Lola Kirke's Response To A Sexist Movie Review Is The Best Clapback You'll Read All Day

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Earlier this month, the New Yorker published a review of the film Gemini by critic Anthony Lane. In it, Lane spent more time critiquing actor Lola Kirke's appearance than the movie. Now, Kirke is calling out the New Yorker film critic for how he wrote about her. Specifically, she's urging not only Lane, but moviegoers in general, to rethink how they view women in Hollywood.

In a letter to the editor titled "Definitions of Beauty," which the New Yorker published in its latest issue and online, Kirke wrote:

“I am disappointed by Anthony Lane’s glib criticism of my character’s appearance in the film Gemini. To deem unflattering the ‘big jeans’ and ‘baggy gray top’ I wear throughout the film is to suggest a preference for heroines in more tight-fitting clothes. And to even mention my ‘haircut from hell’ is to miss the point of my performance entirely. We need to see female characters be powerful and beautiful in ways that don’t rely on outdated representations of women.”

In Gemini, Kirke plays Jill, the personal assistant to a movie star, played by Zoë Kravitz, who finds herself cleaning up her boss' mess. In Lane's review, the critic spent a solid chunk on Kirke's appearance in the movie, critiquing her outfit and her hair. In his review, he wrote:

"Most of the time, she wears big jeans and a baggy gray top, while sporting the haircut from hell — brown bangs cut straight across, as if by a six-year-old with blunt scissors. At one point, in need of camouflage, she dyes the tresses blond but keeps the style. Talk about unsane. Kirke, however, who made such an impact, in 'Mistress America' (2015), requires no disguise; she is sphinxlike enough as it is. The cracking of the mystery, at the conclusion of 'Gemini,' is daft and unsatisfying, but no matter. The case of Lola Kirke remains unsolved."

Many agreed with Kirke's letter, as journalist Ester Bloom tweeted, "This letter to the editor Lola Kirke sent The New Yorker had me pumping my fist and cheering out loud."

Unfortunately, this isn't the only recent movie review critiquing a female actors' physical appearance. Last year, New York Magazine's David Edelstein received backlash for his Wonder Woman review, which focused on actor Gal Gadot's physical attributes. Right off the bat, Edelstein described Gadot as "somehow the perfect blend of superbabe-in-the-woods innocence and mouthiness," before stating, "she’s a treat here with her raspy accented voice and driving delivery." Throughout, the review, he intertwined critique of the film with leering comments about Gadot's costume. He continued:

"She looks fabulous in her suffragette outfit with little specs, but it’s not until she strips down to her superheroine bodice and shorts, pulls out her sword, and leaps into the fray, that she comes into her own."

Edelstein stood by most comments, but later addressed the backlash in a letter for Vulture, writing, "I underestimated how much a superheroine at the center of a woman-directed film would mean to many people, and descriptions I considered lively and complimentary would come across as demeaning."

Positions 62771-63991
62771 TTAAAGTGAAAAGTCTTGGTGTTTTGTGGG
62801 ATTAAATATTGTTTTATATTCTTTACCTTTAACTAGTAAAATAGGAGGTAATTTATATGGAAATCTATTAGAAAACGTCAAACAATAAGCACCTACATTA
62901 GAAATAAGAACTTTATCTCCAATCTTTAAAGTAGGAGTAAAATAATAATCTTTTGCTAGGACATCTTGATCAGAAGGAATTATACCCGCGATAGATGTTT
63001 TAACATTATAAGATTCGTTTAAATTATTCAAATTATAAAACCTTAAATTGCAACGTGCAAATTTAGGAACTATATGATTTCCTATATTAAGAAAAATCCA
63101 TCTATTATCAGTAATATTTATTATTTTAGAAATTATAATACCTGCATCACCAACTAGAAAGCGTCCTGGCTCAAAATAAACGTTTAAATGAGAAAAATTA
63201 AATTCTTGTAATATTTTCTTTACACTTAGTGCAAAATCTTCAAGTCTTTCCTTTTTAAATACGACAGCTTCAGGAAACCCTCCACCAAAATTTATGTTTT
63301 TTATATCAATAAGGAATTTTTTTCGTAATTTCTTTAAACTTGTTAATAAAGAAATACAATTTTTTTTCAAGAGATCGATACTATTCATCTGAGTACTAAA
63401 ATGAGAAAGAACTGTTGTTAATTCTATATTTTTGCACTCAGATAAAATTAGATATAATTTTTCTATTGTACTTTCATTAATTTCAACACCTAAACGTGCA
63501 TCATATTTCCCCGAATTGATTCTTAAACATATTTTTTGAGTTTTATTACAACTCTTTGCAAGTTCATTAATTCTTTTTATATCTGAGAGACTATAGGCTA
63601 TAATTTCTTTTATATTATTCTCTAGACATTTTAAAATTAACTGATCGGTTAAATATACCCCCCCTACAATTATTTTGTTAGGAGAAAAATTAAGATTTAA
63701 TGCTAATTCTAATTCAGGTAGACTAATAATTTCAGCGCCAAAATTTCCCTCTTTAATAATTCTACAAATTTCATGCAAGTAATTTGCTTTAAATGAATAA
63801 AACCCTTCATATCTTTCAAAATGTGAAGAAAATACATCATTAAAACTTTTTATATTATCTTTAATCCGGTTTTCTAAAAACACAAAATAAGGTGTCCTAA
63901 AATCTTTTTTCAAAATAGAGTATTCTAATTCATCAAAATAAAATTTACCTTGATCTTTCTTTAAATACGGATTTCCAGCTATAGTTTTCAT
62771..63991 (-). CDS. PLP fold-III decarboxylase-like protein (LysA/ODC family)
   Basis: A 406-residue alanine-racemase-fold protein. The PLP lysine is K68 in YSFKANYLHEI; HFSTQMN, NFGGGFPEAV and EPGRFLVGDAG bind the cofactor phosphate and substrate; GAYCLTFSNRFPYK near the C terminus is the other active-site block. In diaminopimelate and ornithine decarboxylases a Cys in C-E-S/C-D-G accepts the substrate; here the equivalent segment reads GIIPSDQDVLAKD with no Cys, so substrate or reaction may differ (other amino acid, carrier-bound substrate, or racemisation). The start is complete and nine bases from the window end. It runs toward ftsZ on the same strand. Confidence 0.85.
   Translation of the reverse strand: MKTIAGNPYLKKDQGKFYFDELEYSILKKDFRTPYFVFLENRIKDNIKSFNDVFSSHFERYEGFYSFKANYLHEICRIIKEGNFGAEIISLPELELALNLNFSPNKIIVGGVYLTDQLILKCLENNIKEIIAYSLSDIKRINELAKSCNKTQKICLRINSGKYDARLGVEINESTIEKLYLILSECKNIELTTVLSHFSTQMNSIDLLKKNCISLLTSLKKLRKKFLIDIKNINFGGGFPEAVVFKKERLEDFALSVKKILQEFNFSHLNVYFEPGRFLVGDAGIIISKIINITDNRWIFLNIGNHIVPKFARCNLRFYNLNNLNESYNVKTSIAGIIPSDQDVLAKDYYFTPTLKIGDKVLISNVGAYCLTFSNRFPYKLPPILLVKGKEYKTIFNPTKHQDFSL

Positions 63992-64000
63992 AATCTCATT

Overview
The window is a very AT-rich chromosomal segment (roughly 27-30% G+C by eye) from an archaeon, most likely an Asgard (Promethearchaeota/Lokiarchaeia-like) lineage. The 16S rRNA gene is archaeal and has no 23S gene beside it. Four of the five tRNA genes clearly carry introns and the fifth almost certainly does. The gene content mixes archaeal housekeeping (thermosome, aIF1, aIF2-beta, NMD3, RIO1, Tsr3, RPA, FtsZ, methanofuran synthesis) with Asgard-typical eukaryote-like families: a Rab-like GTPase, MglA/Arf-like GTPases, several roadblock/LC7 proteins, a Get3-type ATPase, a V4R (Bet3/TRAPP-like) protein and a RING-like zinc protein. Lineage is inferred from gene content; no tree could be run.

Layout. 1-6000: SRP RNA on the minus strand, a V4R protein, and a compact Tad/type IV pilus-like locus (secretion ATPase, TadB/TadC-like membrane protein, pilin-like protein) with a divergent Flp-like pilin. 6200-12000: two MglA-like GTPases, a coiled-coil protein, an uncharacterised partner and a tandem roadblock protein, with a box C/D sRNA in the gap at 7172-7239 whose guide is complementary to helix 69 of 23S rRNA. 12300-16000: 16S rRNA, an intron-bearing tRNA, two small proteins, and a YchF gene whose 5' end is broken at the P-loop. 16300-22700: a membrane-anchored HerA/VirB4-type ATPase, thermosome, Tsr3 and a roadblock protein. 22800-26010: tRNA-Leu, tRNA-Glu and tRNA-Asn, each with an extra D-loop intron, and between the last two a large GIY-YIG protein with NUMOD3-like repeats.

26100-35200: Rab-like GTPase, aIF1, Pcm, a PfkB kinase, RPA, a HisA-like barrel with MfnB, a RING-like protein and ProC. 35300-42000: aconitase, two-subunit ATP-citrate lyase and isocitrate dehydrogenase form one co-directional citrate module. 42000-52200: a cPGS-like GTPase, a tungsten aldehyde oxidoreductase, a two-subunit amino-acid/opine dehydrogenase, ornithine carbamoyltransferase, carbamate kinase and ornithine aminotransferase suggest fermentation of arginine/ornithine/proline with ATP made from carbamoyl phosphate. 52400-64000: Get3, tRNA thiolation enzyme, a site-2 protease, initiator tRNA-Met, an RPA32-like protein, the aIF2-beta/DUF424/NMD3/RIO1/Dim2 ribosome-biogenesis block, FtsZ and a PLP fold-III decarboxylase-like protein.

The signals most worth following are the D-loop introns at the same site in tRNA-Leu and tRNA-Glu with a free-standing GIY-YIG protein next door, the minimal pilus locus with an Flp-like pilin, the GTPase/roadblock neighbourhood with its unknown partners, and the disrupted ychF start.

Back in 2013, New York Observer critic Rex Reed called Melissa McCarthy "hippo" and "tractor-sized" in his review for Identity Thief. Reed hated the movie, but his review spent more time hating on McCarthy's body. He went as far to call her "a gimmick comedian who has devoted her short career to being obese and obnoxious with equal success." (Reed later addressed the criticism in a radio interview, but did not outwardly apologize.)

What Kirke's letter asks, without ever explicitly saying is: What does reviewing a woman's appearance have to do with reviewing a film? And the truth is, nothing. In these reviews, the mentions of Kirke's, Gadot's, or McCarthy's looks are not pertinent to understanding their movies, but it does reveal more about the person reviewing them — and society in general.

In each of these reviews, the male critic writes about the female actor's appearance, as if it is her performance. As if whether they find the female lead attractive somehow makes the film better — or in Reed's case, worse. These guys dedicated more time in their reviews describing these women's looks than having any kind of discussion about choices they're making as actors. It sends the message that women are not serious performers who can hold their own, but eye candy for the audience.

What Kirke scolds Lane for in her letter — and it could easily apply to the other examples— is that his review shows a lack of respect for craft from female performers. He writes as if Kirke's costuming, hair, and makeup weren't deliberately chosen to say something about her character. That they weren't acting choices to force an audience to see her in a different way, but mistakes because that hide Kirke's beauty. What he should have done is delved into why her costuming works or doesn't work for her performance, instead of why it doesn't work for his personal taste.

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These kind of appearance-driven film reviews don't seem to happen to men because critics have too much respect for them. When Kirke talks about Hollywood needing to move past "outdated representations of women," she means that people in power, like film critics, need to start treating female actors like their male counterparts. They need to focus on actors' performances and not their appearances to show female actors are more than just something to ogle. Otherwise, what stops the audience from disrespecting female actors, too?